PERB has published revised draft regulatory packages in three areas: 1) e-filing, including proof of support; 2) continuances; and 3) the recusal of PERB Board members and staff. The draft regulatory packages can be found here. PERB is requesting that stakeholders provide comments at its meeting on October 10, 2019, or preferably provide comments in advance of the meeting.
Of particular interest to stakeholders are the proposed modifications to PERB Regulation 32700 regarding proof of support. Based on the initial draft regulation and the public comments made in response to that draft, it was widely anticipated that PERB would open the door to submitting electronic signatures as proof of support instead of requiring “original” signatures. As I stated in my comments to PERB at the time, I have no objection to such a change provided that there are standards for the use of electronic signatures. In the revised regulation, PERB addresses this concern by citing to the standards set forth in the Uniform Electronic Transactions Act.
However, I was surprised that the revised regulation goes much further than simply allowing electronic signatures. One of the most drastic changes is that PERB proposes to allow as proof of support the following:
Records showing that the proof of support contains the employee’s name and a cellular phone number, email address, or home address, that the employee organization sent a confirmation transmission to the cellular phone number, email address, or home address provided, indicating the language to which the employee agreed or the nature of the support demonstrated, and that the employee organization has submitted to the Board any responses to such confirmation transmissions that the employee organization received by the time of submission.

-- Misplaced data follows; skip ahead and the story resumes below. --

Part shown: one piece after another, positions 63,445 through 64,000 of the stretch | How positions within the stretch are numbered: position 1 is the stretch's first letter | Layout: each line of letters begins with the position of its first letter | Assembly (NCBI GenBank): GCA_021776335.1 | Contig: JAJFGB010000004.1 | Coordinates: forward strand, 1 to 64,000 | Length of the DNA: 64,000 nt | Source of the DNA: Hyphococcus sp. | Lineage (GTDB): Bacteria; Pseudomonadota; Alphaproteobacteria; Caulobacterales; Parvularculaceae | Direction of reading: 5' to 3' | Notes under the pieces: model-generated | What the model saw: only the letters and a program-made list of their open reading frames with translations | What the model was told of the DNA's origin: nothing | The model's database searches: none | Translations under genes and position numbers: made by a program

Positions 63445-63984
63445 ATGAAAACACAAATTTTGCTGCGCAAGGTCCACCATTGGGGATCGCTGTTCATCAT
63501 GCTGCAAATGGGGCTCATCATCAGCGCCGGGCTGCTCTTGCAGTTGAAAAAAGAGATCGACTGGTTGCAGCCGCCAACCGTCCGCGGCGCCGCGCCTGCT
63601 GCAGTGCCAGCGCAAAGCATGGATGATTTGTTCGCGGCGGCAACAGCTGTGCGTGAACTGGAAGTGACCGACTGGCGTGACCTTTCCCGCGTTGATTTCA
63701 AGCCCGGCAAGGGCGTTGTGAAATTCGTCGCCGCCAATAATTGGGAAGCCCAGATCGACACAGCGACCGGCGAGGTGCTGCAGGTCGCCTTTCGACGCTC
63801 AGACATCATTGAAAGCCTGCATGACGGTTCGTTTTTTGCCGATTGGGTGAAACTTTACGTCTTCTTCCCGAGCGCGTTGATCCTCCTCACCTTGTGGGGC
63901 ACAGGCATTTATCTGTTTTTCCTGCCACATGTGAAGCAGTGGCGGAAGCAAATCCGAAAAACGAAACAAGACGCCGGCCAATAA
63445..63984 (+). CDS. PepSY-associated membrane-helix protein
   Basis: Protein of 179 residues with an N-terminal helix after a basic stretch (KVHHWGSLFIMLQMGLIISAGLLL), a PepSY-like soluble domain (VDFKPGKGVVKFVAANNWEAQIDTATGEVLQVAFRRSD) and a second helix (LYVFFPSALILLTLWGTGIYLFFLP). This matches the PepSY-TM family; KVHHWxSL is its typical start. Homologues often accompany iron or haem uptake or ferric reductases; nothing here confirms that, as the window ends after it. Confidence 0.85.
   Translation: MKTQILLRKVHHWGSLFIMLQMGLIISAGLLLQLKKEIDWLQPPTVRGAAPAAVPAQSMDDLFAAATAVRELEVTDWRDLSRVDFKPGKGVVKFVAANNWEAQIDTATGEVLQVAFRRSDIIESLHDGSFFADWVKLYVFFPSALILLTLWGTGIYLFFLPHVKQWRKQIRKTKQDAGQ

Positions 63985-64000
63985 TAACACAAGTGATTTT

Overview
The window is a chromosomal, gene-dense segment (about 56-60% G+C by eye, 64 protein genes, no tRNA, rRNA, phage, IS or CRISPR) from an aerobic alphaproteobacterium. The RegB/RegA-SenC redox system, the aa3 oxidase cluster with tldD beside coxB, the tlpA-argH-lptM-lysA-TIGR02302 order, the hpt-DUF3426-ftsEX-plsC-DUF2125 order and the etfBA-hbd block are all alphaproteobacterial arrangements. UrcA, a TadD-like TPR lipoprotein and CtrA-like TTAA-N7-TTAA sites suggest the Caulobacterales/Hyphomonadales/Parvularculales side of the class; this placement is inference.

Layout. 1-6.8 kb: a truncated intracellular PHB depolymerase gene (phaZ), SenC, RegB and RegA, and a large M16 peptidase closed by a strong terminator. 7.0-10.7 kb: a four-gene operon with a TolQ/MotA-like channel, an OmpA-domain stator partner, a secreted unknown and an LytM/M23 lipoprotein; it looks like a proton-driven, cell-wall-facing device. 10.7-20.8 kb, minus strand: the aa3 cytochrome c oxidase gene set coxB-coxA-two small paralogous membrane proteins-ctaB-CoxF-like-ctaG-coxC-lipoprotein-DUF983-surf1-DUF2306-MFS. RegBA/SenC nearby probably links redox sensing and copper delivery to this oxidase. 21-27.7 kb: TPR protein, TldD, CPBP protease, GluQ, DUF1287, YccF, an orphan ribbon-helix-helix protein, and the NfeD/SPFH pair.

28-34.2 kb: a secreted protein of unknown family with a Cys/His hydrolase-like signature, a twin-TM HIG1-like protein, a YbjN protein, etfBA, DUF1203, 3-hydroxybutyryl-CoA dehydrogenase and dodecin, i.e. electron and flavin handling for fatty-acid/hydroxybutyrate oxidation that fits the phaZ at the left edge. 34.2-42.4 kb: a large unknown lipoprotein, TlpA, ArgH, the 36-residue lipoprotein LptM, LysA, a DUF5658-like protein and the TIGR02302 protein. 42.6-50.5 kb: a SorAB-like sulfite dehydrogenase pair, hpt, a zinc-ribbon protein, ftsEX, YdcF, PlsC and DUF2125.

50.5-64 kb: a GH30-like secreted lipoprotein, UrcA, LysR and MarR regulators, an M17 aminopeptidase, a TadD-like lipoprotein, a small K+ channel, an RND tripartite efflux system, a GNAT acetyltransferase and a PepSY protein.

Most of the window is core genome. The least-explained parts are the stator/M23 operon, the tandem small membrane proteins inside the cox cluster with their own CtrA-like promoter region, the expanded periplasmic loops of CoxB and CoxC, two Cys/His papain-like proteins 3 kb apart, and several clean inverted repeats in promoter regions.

The exact intent of this language is not entirely clear to me. My assumption is that this language is meant to apply to a situation, for example, where an union emails a membership form to an employee and the employee emails a response stating, “sign me up!” but does not actually return a signed form. While the employee’s intent in this example might be clear, the language of the regulation is so broad it could open the door to much more debatable situations.
For example, what if in response to an email containing a membership form the employee responds, “Thanks. Looks great.” Is that enough to constitute proof of support from that employee? In my opinion such a response is potentially vague and should not be a substitute for a universally accepted signature. Given that the regulation will now allow electronic signatures, I see no reason why an employee shouldn’t be required to return a document with at least an electronic signature or the image of one. I’m hoping that other stakeholders will agree with me.
In addition to the above, I also provided comments to PERB on other aspects of the proposed revised regulations. My comments can be found here.